Ancient DNA samples recovered from the bottom of a two-kilometre thick ice sheet in Greenland has shown that the island was much warmer at some point during the last Ice Age than previously believed.
The DNA came from the trees, plants and insects of a boreal forest estimated to be between 450,000 and 900,000 years old. Previously, the youngest evidence of a boreal forest in Greenland was from 2.4 million years ago.
'These findings allow us to make a more accurate environmental reconstruction of the time period from which these samples were taken, and what we've learned is that this part of the world was significantly warmer than most people thought,' said Martin Sharp, a glaciologist at the University of Alberta and a co-author of the paper appearing in the journal Science.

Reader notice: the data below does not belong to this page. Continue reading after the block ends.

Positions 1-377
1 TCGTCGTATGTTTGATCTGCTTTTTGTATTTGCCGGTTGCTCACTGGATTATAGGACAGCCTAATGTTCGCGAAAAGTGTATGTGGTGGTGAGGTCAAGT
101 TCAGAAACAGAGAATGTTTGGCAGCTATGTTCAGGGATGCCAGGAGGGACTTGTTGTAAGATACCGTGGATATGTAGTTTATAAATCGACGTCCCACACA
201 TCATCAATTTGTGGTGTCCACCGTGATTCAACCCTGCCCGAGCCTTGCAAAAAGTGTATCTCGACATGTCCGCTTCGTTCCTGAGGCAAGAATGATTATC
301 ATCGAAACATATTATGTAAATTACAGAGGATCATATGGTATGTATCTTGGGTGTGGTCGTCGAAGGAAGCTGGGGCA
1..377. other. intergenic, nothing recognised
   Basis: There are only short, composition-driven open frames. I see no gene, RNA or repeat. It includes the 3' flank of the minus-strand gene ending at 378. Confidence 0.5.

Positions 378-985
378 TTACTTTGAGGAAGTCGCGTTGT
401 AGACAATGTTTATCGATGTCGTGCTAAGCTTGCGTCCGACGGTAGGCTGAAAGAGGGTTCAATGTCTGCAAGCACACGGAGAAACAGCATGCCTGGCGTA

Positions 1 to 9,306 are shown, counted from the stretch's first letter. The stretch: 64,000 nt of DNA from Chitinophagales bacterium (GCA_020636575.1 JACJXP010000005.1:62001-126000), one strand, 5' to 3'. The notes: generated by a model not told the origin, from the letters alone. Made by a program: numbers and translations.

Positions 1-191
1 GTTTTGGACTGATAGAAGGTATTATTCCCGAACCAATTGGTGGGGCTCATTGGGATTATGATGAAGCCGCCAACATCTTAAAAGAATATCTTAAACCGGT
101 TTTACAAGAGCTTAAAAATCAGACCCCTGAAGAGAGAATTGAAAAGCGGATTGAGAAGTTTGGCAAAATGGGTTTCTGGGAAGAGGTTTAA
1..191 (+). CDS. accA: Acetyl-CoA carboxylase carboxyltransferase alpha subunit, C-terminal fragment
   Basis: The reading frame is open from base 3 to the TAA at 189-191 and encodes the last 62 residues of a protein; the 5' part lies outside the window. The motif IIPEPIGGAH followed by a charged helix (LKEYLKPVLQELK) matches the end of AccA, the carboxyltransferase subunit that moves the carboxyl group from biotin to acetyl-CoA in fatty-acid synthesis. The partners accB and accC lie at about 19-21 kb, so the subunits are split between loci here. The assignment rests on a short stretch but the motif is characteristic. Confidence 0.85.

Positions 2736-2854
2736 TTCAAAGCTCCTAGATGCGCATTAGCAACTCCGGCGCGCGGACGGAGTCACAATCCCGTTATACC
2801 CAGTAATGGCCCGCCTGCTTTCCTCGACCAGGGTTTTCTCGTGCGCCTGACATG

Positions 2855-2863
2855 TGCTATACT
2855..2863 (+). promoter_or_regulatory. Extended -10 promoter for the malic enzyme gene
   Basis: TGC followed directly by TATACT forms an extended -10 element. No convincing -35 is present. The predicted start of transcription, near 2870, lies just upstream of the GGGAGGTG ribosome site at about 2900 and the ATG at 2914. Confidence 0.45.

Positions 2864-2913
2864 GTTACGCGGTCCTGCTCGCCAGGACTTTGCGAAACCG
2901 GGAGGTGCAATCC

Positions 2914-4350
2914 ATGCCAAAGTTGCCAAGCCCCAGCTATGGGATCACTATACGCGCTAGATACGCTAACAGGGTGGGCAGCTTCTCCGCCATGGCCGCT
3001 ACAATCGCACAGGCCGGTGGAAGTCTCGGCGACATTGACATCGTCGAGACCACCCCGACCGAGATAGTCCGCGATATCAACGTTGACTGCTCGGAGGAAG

Sharp said the sample suggested that the temperature of the southern Greenland boreal forests 450,000 to 900,000 years ago was probably between 10C in summer and -17C in winter.
The reduced glacier cover in that region also meant the global ocean was probably between one and two metres higher during that time compared to current levels, he said. Harp said the silty ice found underneath the huge Greenland glacier created a perfect, natural 'freezer' to preserve the prehistoric DNA.
Scientists have, in the past, found older organic matter, but they have not found any uncontaminated DNA that is as old or older than the Greenland samples.